ComplicationsBy Mayo Clinic staff
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|Mitral valve regurgitation|
Although most people with mitral valve prolapse never have problems, complications can occur. Complications tend to occur in middle-aged or older adults. They may include:
- Mitral valve regurgitation. The most common complication is mitral valve regurgitation (mitral insufficiency) — a condition in which the valve leaks blood back into the left atrium. Having high blood pressure or being overweight increases your risk of mitral valve regurgitation. If the regurgitation is severe, you may need surgery to repair or even replace the valve in order to prevent the development of complications, such as heart failure.
- Heart rhythm problems (arrhythmias). Irregular heart rhythms can occur in people with mitral valve prolapse. These most commonly occur in the upper chambers of the heart, and while they may be bothersome, they aren't usually life-threatening. People with severe mitral valve regurgitation, or severe deformity of their mitral valve, are most susceptible to serious rhythm problems, which affect blood flow through the heart.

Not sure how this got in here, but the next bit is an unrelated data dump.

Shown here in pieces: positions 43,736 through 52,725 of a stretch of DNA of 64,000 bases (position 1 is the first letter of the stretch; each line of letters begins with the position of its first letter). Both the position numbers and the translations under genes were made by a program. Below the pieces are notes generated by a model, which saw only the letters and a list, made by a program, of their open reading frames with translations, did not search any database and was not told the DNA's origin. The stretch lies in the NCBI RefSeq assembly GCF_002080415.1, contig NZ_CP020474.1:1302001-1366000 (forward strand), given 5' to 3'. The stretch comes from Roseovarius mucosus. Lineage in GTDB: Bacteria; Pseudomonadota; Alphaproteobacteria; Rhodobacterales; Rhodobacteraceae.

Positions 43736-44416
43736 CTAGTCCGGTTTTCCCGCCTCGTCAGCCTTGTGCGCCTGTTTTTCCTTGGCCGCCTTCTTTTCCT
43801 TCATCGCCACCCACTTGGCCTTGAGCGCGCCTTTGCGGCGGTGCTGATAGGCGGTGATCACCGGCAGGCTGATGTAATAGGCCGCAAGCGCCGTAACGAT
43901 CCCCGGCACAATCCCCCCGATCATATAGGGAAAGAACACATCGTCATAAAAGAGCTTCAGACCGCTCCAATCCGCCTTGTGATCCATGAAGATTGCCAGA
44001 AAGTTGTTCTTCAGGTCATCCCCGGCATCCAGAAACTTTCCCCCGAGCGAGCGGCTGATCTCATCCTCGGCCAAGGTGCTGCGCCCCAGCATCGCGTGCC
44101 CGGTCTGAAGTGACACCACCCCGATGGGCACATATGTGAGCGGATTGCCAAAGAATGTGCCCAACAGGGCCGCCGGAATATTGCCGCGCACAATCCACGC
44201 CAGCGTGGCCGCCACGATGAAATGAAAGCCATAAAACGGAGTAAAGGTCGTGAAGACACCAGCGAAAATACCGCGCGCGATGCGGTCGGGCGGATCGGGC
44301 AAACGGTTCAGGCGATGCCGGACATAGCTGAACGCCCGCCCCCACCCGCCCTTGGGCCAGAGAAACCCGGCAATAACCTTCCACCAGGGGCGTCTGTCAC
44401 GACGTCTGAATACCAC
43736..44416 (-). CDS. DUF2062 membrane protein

Heart valve infection (endocarditis). The inside of your heart contains four chambers and four valves lined by a thin membrane called the endocardium. Endocarditis is an infection of this inner lining. An abnormal mitral valve increases your chance of getting endocarditis from bacteria, which can further damage the mitral valve.
Doctors used to recommend that some people with mitral valve prolapse take antibiotics before certain dental or medical procedures to prevent endocarditis, but not anymore. The American Heart Association advises that antibiotics aren't necessary in most cases for someone with mitral valve regurgitation or mitral valve prolapse.
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